DTI cautions rubber clog wearers: Beware of escalator entrapments

Sep. 22, 2008

In response to the incidences of consumers, particularly kids, getting their toes caught in escalators because of wearing rubber clogs, the Department of Trade and Industry (DTI) through the Bureau of Trade Regulation and Consumer Protection (DTI-BTRCP) held a consultative meeting with the officials of Crocs Philippines.

Trade undersecretary for consumer welfare and trade regulation Zenaida C. Maglaya said that although it is yet to be determined whether these rubber clogs were the cause of unintentional risks to wearers, it is on the side of caution that DTI called the attention of the distributor of Crocs to relay complaints forwarded to the agency about injuries sustained, especially by children.

Crocs is a popular brand of footwear made of Closed Cell Resin (PCCR), a versatile material developed for maximum cushioning. The comfort, bold colors and the unique design make it popular especially to kids.

During the said meeting, the officials of All Conditions Gear Philippines Incorporated, local distributor of Crocs, committed to provide corresponding advisory and tips reminding consumers to be extra careful in using Crocs shoes in accident prone places, particularly when on an escalator.

Moreover, they also volunteered to post safety hangtags and labels in their stores to guide and educate the consuming public.

Recently, safety groups in the United States and Japan have issued warnings about soft-sided flexible clogs that pose safety hazards to escalator riders. Typically, the shoe becomes entrapped when the rider is stepping on or off the escalator or stands too close to the side walls.

The US Consumer Product Safety Commission (CPSC) reported that 77 escalator entrapment incidents have been reported since January 2006, half of which resulted in injury; and the Trade Ministry of Japan received 65 complaints on Crocs being stuck in escalators between June and November last year. Most of these cases involved young children.

With this, DTI offers precautionary tips to assist parents in educating their children about escalator safety:

Before climbing aboard, find out where emergency shutoff buttons are in case there is a need to stop the escalator. The buttons are usually at the top and bottom of each escalator and can be used to stop it in case of an emergency.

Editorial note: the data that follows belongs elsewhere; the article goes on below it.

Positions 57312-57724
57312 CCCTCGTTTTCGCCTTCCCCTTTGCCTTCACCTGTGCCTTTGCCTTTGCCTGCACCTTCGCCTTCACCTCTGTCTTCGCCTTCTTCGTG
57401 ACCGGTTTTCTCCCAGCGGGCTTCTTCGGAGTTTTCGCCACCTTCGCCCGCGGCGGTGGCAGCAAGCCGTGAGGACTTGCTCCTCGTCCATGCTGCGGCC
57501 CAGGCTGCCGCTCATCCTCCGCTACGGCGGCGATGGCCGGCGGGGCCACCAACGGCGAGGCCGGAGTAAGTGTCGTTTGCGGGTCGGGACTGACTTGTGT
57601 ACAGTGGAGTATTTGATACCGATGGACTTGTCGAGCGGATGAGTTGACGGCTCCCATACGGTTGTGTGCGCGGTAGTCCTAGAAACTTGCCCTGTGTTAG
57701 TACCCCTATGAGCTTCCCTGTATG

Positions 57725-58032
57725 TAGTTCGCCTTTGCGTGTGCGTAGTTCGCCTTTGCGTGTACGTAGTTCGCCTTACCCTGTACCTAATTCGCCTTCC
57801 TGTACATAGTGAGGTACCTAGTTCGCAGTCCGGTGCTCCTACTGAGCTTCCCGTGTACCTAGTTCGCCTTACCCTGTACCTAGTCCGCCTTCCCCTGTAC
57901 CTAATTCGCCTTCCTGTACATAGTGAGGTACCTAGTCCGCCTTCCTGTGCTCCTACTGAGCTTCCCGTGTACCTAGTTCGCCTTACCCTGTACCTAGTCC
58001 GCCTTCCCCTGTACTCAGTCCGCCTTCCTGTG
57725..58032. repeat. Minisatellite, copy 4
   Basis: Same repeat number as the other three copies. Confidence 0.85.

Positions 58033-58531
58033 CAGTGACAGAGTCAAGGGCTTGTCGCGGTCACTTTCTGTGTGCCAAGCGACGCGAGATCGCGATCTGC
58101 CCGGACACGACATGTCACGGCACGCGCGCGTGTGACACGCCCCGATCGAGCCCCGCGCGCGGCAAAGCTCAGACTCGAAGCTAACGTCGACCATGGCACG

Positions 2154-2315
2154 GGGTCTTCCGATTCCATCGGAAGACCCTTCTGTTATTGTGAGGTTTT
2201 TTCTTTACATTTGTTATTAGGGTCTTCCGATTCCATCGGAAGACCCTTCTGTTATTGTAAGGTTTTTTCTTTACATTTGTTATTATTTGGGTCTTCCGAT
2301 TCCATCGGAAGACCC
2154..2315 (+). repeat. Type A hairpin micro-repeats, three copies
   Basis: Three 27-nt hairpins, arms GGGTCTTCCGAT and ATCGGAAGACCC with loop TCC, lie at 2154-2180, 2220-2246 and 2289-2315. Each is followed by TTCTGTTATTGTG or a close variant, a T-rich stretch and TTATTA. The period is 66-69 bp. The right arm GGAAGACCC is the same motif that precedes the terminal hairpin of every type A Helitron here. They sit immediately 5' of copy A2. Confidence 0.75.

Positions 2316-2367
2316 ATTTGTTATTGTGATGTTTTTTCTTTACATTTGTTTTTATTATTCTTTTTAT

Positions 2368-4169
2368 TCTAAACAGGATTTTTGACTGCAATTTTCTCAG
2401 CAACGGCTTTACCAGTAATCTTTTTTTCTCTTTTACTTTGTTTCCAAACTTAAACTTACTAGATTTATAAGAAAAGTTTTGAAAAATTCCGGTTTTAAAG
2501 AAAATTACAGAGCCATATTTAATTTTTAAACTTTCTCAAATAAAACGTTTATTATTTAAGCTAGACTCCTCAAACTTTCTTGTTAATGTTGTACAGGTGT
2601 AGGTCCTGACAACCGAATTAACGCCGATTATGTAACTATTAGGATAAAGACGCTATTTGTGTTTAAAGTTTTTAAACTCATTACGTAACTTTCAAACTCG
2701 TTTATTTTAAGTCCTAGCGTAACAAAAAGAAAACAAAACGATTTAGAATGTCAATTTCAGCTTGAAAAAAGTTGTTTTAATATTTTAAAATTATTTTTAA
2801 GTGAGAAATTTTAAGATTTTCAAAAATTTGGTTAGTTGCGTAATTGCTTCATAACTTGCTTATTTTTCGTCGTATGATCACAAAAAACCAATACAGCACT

To avoid the sides of steps where entrapment usually occur, stand in the middle of the step. Always face forward and hold on to handrail.

Step over the comb plate. Always pick up your feet and step carefully on or off the escalator. Never drag or slide your feet off the edge.

Stay clear of moving parts. Keep your hands, feet and clothing clear of the side panels of the escalator. Remember: loose shoe laces, rubber boots and baggy clothes can get caught in the moving parts of the escalator. Make sure you have no dangling clothing or loose shoelaces that could get caught.

Always hold children’s hands on escalators and do not permit children to sit or play on the steps.

Do not bring children onto escalators in strollers, walkers or carts.

Stand upright. Never lean on the side of the escalator, sit on the stairs or ride on handrails.

Exit promptly from the escalator. Never stop, stand or play at the landing; this can cause a dangerous pileup.

DTI 11 Regional Caretaker Marizon Loreto encourages consumers to immediately report to them any incidents which might be caused by these rubber clogs.

So far, we haven’t received any complaints related to rubber clogs. However, we would like to warn everyone to consider extra precautionary measures when wearing rubber clogs while on an escalator or any accident-prone areas, she said.

For complaints or inquiries, anyone may contact the Consumer Welfare and Trade Regulation Division (CWTRD) of DTI 11 at (082) 224-0511 local 421 or you may visit them at 4/F Mintrade Bldg., corner Monteverde Avenue and Sales Street, Davao City. For those who are in the provinces, you may also reach the DTI-Field Offices in your respective areas.

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